Alliance Select Foods Int'l Inc.
Yari na nman eto mamya

Court orders arrest of Sycip son, other tuna canning firm officials

A metropolitan trial court has ordered the arrest of George Sycip, son of the late business tycoon Washington Sycip, and four other officials of a tuna processing firm for supposed violation of the Corporation Code of the Philippines.

In a ruling dated July 11, Presiding Judge Christian Emmanuel Pimentel of the Pasig City Metropolitan Trial Court Branch 69 directed the arrest of Alliance Select Foods International Inc. chairman Sycip and company officials Jonathan Dee, Marie Grace Vera-Cruz, Antonio Pacis, and Raymond See over the supposed violation of Section 75 and Section 74 in relation to Section 144 of the Corporation Code of the Philippines, which provides that records of business transactions of the company should be open to any stockholder.

"Wherefore, let warrants of arrest be issued for the apprehension of the above-named accused. Accordingly, bail for their provisional liberty is hereby fixed at P10,000 each accuses per case," the ruling read.

In June the Department of Justice (DOJ) indicted the executives for their refusal to allow certain shareholders to inspect the company books.

This came after Alliance shareholder Hedy Yap-Chua requested access to certain documents regarding the company's business operations, but was later told they needed to submit a signed Access Rules and Confidentiality Undertaking, which she found "stringent and restrictive."
(08-06-2018, 02:23 AM)gnod21 Wrote: Yari na nman eto mamya

Court orders arrest of Sycip son, other tuna canning firm officials

...laglagan na Tongue

...ewan Big Grin anlakas kahapon biglang hina naman ngayon Big Grin

Subject of the Disclosure
Alliance Select Posts Breakthrough 2018 First Half Revenue
8-16 usual paglabas ng news sa mga dyaryo, profit taking na mga naunang nakapamili Smile

Alliance Select earnings soar in second quarter

THE attributable profit of Alliance Select Foods International, Inc. soared by 466% in the second quarter of 2018, as the company implemented various sourcing strategies that allowed it to maintain the prices of its tuna and salmon products.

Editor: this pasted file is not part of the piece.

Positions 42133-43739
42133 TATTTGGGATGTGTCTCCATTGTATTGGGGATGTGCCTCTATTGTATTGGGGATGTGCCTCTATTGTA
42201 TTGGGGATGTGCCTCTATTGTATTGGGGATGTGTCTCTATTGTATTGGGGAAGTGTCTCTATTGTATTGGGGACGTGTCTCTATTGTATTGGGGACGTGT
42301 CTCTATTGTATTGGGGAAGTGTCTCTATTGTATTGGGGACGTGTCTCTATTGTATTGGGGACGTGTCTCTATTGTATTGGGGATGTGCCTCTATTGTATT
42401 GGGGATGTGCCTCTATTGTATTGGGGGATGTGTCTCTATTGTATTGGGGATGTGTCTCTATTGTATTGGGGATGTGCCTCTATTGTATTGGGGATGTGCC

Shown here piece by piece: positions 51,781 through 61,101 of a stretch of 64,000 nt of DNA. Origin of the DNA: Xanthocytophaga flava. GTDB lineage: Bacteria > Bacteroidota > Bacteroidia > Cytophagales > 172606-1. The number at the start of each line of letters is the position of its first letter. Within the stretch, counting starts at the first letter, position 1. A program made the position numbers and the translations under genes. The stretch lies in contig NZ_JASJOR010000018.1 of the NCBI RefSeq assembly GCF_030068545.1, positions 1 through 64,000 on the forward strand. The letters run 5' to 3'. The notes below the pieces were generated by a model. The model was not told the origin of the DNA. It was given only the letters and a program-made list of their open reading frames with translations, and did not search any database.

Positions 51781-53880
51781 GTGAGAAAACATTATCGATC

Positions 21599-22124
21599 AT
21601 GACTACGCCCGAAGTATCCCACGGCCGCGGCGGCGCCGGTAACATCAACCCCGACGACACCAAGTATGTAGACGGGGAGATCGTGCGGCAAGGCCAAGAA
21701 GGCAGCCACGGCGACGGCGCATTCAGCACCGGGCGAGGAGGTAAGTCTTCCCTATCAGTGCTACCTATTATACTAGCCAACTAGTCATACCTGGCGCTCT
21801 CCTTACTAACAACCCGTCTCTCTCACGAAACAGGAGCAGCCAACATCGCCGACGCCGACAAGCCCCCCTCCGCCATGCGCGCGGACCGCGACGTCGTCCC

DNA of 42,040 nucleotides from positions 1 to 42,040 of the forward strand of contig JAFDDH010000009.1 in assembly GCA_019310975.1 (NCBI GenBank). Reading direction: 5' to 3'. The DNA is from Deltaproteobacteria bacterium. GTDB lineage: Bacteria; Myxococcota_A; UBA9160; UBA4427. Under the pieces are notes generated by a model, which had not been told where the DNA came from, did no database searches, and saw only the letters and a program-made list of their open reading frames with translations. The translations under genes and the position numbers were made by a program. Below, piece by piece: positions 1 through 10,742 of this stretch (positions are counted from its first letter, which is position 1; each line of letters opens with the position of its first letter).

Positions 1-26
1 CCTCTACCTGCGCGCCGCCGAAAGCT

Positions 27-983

In a regulatory filing, the homegrown international seafood company reported that net income attributable to equity holders of the parent reached $1 million in the April to June period, higher than the $177,945 it posted in the same period a year ago. This came on the back of a 34% increase in net sales to $23.9 million.

For the January to June period, Alliance Select’s attributable profit jumped by 720% to $2.2 million, versus the $268,240 seen in the same period last year. Net sales also firmed up 37% to $47.5 million.

The listed tuna manufacturer attributed the positive performance to “the implementation of several sourcing strategies and improved relationships with stakeholders, allowing the company to offer more value to its customers at sustained prices.”

Alliance Select noted the tuna business alone generated a 58% net revenue increase during the first half.

“Our tuna and salmon segments continue to display its potential in increasing sales and profit, and we plan on taking it to next level through continued innovation of both our products and processes,” Alliance Select President and Chief Executive Officer Raymond K.H. See was quoted as saying in a statement.

Alliance Select launched a new line of tuna products last July, catering to the local market that seeks quality products at an affordable price. The company also announced that it will be upgrading its facilities earlier this year.